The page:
Macau is Asia’s Las Vegas, except that in this former Portuguese colony visitors blow far more cash and booze far less than they do in Vegas.
Makes sense on both counts. Macau welcomes more than three times more tourists annually from mainland China than they do from the next-closest destination, Hong Kong, and more than 20 times more than Taiwan, which ranks a far third in this ignominious list. Chinese tend to have modest drinking habits, generally speaking, and so-called new money, or what GQ’s Devin Friedman calls “The Bling Dynasty,” is very much a thing in China. In short, Macau is where the fortunate Chinese mainlanders go to be seen and to spend, spend, and spend some more. Indeed, we’ve seen some truly disheartening amounts of cash blown willy-nilly at the baccarat and roulette tables in Macau’s high-end casinos.
In terms of alcohol, Macau fosters an environment more conducive to overpriced cocktails, liquors, and wines than craft beer. We’ll estimate that one would score more “face” with 99.8-percent of Macau’s visitors by whipping out an everyday bottle of Hennessy X.O. than a 12-pack of, oh, Pliny the Younger. However, the 0.2-percent that would surrender their first-born child for that twelver now, at least, have options beyond the regional macros.
Yes, sisters and brothers, craft beer has come to Macau.
Agora Taproom & Wine Bar: Rejoice, oh valorous breathren, for there be a proper taproom in Macau. It’s a mildly absurd place in a strange location, the room temperature is set to “frostbite,” and in A Clockwork Orange-like stab at eye torture, during our most recent visit Katy Perry music videos blasted on loop. This is what the real-life manifestation of “progress” looks (and apparently sounds) like in Macau, however. You take the bad with the good, you applaud the chutzpah of this unlikely endeavor, and you pray to whatever imaginary overlord you worship that Agora succeeds and works out the ambiance kinks.
We have our doubts, to be honest, as including this author and the tappist we’ve counted a total of six people between two stops. Maybe we just picked the slow nights, but either way please go and make it rain patacas here until the wee morning hours.
Agora has 20 lordly taps, each individually pressurized and fine-tuned. The beer list is fine and dandy and surprisingly well-curated: Mikkeller and Yeastie Boys IPAs, BrewDog’s Elvis Juice, Brouwerij Bosteels’ Tripel Karmeliet, and Hitachino Nest’s White Ale are among those noble brews that have flowed in our presence. Prices are generally 75 – 85 MOP, inclusive of free-flowing mixed nuts. Agora’s first craft bar, which has mostly bottles and is near Beer Temple, below, is also worth a look. Open daily 6pm – 4am(!). +853 6667 9520. Directions here.
Beer Pro: It’s a pleasant walk north through the neighborhoody backstreets of Santo António to this tiny bottle and homebrewing shop that has a few small tables, but is mostly just for takeaway. Some bottles are chilled, so if you can’t wait to pop the caps back at your hotel, sidle up to one of the benches along the adjacent waterfront (one that’s not particularly noteworthy) to open your disposable toys. If you do make it back to your accommodations with good beers in hand, please enjoy getting tipsy in bed while groaning through whatever addictive Adam Sandler drivel is on HBO that night. Yes, he will inevitably be lurking somewhere in your hotel television, today, tomorrow, and every day until you die.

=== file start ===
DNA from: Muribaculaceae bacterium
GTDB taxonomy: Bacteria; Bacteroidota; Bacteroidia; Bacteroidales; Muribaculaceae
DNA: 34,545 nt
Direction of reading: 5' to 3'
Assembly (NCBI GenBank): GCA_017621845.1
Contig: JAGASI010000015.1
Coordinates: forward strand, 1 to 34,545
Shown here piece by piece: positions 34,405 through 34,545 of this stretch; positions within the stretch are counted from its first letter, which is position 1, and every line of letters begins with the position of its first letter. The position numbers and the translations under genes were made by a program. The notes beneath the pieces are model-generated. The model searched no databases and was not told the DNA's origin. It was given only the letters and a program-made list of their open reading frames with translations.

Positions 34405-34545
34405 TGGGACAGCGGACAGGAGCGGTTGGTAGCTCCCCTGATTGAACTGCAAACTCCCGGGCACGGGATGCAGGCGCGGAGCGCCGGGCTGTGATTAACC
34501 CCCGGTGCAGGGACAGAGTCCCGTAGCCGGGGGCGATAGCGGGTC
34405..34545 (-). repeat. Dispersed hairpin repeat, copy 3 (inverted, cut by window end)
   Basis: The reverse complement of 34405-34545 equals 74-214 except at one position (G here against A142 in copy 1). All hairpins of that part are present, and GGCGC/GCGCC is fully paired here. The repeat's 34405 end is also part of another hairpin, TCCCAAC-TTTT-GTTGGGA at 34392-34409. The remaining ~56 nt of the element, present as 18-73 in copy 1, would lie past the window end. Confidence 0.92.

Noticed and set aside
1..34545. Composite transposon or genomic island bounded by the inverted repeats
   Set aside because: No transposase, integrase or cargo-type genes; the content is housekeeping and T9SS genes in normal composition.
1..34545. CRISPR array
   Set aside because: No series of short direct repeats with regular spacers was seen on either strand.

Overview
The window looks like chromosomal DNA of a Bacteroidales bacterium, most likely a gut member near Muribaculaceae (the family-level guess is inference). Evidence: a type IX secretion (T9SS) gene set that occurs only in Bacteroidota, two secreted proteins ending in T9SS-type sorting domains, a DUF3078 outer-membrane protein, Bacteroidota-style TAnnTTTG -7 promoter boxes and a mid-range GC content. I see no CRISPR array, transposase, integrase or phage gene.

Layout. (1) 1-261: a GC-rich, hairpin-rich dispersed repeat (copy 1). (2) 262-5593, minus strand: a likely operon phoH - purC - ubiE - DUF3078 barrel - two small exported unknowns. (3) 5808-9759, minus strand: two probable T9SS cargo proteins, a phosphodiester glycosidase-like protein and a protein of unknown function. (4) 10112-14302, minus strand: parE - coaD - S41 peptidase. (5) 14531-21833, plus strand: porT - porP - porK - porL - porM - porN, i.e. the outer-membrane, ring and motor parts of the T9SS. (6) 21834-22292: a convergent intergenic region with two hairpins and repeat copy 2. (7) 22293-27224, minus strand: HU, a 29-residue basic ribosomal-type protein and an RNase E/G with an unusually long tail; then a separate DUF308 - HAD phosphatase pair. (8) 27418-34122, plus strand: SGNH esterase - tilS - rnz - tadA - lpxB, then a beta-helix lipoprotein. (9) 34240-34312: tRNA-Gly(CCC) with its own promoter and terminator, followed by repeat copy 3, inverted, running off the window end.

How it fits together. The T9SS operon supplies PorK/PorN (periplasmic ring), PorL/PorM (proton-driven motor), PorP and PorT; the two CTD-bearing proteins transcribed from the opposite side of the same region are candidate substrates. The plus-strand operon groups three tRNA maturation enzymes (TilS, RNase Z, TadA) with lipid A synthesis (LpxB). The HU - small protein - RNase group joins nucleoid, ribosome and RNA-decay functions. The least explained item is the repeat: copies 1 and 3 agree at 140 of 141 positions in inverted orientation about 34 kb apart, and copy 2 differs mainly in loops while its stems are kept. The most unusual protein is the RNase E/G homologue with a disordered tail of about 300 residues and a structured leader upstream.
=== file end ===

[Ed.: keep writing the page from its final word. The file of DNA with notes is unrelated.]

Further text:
Nothing wrong with the stock here: we’ve spotted imports from Stone Brewing, Tiny Rebel Brewing, Widmer Brothers Brewing, and Magic Rock Brewing, among others. Hong Kong breweries like Moonzen Brewery and Gweilo Beer have representation, as well, and there are a handful of bombers. Prices for 12-ounce bottles range from 30 – 75 MOP. Open Monday to Friday 4:30pm – 12am, and Saturday and Sunday from 3pm – 1am. +853 6358 6572. Directions here.
Hot Tip: Marks & Spencer, located on the second level of the Shoppes at Cotai Central, is for now one of the only places to pick up a decent beer in Cotai, better known as The Place Where Lucifer Harvests Souls. Head to the Food Hall’s booze section, where you’ll find a variety of legit (if not particularly exciting) M&S-branded craft beers and ciders contract-brewed in the UK and marked at fairly reasonable prices. There are often “3 for 2” sales, and once we even found a caged port barrel-aged ale brewed by Meantime. The lukewarm RateBeer reviews of the latter are fair, but in the barren beer wasteland that is Cotai, it’s nothing short of heavenly ambrosia.
Beer Temple: Like Big Boi it’s cooler than a polar bear’s toenails at this lovely, bizarre little spot that’s a short walk from the Ruins of St. Paul’s and Monte Fort. Here the idea of “chilling out” with a proper beer is taken quite literally: Beer Temple’s logo is a cartoonish crowned penguin, while just past the bar a fairly large polar bear (a fake one, people) stands amongst couches, one arm outstretched, in front of a glacier installation. The dimmed lighting is icy winter blue, of course, and illuminated beer bottles “parachute” down from the ceiling. It’s pretty fucking weird, and kind of brilliant, and we love it. There’s a video game console upstairs if it’s somehow not chill enough for you downstairs.
The prices and bottle list are comparable to what you’ll find at Beer Pro, though the selection seems slightly more limited. Australian and New Zealand breweries like Stone & Wood Brewing, Garage Project, Moondog Brewing, and 8 Wired Brewing are conspicuous; BrewDog’s Punk IPA and Kona Brewing’s Big Wave Golden Ale rank among the bar’s five top sellers. Open daily 1pm – 10pm. +853 2835 2803. Directions here.